Suddenly this week, huge collections of data are being sold on the dark web from social media breaches. Another in the lineup is 500 million LinkedIn users’ accounts for sale on the dark web. The hacker posted 2 million records as proof of the cache.
What is Going On?
Short on the heels of the Facebook data breach leak earlier this week, this time it’s LinkedIn. Purportedly 500 million LinkedIn users’ profile data is available online from a dark web hacker. They posted 2 million of the records as proof to get buyers to make bids.
The dark web author claims to have four files with scraped information from LinkedIn profiles, including names, email addresses, phone numbers, workplace details, and other information.
Anyone willing to pay $2 (in forum credits) can view the sample of leaked data, but the hacker is looking for bids in the 4-digit region to sell the entire treasure trove. Typically, these sums must be paid in Bitcoin to avoid detection.
Cyber News claims that the data is legitimate, and they tested the sample. However, it is not yet clear if the data comes from old data breaches or a brand-new attack with current information.
They contacted LinkedIn for comment and then to confirm that there was a new data breach, but LinkedIn has not yet replied. If it is, users will need to be notified as soon as possible.
What is LinkedIn, and Why is it a Good Target?
LinkedIn is one of the many social media platforms online where people connect. However, LinkedIn is unique in that it is designed for professionals and companies rather than individuals. A lot of companies use LinkedIn to post jobs, connect with prospective employees and recruit new talent. Because of the job component, many hopeful candidates fill their profiles with personal and professional details and even upload their resumes. That is a lot of sensitive information that could lead to identity theft and fraud in the wrong hands.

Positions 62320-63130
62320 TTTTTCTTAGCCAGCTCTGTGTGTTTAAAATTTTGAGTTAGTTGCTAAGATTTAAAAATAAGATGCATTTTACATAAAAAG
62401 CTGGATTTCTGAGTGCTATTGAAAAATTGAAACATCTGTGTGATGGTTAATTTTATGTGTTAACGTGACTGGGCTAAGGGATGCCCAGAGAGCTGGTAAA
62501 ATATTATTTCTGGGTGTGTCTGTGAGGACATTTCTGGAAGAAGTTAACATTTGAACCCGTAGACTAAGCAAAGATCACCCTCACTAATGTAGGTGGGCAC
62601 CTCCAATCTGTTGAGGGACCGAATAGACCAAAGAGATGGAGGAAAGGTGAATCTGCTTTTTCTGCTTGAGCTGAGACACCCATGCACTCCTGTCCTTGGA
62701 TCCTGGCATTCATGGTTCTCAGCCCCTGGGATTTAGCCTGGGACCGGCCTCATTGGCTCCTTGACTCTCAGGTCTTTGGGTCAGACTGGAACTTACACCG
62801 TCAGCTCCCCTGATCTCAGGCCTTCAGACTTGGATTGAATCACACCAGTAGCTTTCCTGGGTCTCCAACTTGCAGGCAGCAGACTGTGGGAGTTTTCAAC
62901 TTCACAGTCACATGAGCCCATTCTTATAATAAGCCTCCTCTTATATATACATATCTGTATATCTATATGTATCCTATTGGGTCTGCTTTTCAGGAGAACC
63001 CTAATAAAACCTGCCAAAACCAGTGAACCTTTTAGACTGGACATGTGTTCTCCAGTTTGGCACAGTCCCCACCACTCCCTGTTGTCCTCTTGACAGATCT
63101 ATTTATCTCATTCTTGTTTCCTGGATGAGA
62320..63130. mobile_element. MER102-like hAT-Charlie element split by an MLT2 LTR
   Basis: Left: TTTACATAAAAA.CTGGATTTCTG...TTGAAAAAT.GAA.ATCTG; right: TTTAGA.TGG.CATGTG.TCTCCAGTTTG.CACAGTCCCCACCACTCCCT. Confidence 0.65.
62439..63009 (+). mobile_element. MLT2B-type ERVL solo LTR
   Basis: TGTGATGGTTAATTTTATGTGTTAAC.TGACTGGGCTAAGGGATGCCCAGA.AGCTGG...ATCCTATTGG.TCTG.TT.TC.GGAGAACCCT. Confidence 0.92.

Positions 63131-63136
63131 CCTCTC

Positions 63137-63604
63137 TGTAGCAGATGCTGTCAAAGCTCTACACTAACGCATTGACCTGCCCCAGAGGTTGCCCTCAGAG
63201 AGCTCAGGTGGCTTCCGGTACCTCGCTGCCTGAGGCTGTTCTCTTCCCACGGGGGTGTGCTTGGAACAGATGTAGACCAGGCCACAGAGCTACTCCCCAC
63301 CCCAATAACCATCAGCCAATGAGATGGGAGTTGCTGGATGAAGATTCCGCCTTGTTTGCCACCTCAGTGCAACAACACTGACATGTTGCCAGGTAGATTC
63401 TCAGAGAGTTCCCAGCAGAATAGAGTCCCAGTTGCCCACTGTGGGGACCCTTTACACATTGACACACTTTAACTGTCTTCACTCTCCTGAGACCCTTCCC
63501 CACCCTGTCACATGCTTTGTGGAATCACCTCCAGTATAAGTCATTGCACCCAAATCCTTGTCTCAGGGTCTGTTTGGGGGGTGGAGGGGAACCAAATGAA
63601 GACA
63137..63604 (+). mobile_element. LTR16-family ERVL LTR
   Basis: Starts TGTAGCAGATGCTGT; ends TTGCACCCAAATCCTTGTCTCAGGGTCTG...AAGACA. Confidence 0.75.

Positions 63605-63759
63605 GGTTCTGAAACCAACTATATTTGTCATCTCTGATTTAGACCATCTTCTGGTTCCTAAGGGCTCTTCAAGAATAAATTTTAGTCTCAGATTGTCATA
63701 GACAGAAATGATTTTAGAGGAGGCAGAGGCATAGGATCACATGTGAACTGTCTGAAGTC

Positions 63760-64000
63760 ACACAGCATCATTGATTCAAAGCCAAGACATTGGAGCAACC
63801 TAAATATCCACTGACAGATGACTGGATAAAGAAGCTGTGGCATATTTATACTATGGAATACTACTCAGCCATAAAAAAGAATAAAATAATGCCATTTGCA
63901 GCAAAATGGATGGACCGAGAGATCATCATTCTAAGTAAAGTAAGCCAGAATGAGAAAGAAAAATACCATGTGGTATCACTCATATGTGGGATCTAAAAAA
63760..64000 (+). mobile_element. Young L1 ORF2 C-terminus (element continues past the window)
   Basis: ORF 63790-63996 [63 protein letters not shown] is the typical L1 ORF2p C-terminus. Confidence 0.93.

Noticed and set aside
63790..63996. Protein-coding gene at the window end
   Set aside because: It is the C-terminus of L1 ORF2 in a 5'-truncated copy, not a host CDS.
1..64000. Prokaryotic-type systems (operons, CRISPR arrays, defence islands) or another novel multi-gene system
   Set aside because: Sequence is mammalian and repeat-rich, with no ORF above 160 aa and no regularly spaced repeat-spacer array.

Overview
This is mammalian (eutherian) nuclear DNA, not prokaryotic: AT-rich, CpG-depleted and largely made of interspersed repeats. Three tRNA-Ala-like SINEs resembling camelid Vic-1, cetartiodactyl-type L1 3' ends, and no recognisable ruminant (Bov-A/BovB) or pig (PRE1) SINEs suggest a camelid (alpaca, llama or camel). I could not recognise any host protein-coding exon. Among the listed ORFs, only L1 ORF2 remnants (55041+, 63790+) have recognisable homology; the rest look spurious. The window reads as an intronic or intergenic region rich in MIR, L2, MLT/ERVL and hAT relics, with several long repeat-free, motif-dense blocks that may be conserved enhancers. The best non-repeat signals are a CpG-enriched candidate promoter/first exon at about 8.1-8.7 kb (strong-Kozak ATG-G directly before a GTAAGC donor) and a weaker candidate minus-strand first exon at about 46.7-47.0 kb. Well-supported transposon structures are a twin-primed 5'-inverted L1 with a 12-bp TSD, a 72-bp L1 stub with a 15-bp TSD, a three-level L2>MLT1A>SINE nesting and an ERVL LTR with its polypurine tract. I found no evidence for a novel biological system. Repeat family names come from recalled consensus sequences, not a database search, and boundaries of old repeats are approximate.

Any time a cybercriminal can get their hands on names, email addresses, and phone numbers, it’s a win. Those items can be used for phone call scams, phishing emails, and other types of deceit. Sharing so much personal information online is proving to be the downfall of many.
How to Keep Your Social Media Accounts Safe
To keep your private information out of the hands of hackers, share as little as possible online on social media. You can always share a resume later with a company you want to connect with after getting their attention. Other tips to stay safe include:
- Secure your online accounts with the maximum privacy settings and only connect with known individuals.
- Use super strong and long passwords on all your social media accounts.
- Turn on two-factor authentication so only you can access and post to your account.
- Never share your logins with anyone.
- Do not click links in social media or on ads even if they look legitimate. Instead, visit the company website directly.
- Be careful; not everyone who connects with you on social media is who they say they are. A lot of scammers “catfish” and pretend to be someone else.
- Review your social media account rules and see who can post on your behalf.
- Review any apps that have access to your social media accounts. Third-party apps can be vulnerable to hacking.
- Create a single email address that you use only for social media accounts. That way, your professional email will stay out of the hands of cybercriminals.
If your information is found in a social media data breach, sign up for identity and credit monitoring to protect your assets and avoid identity theft.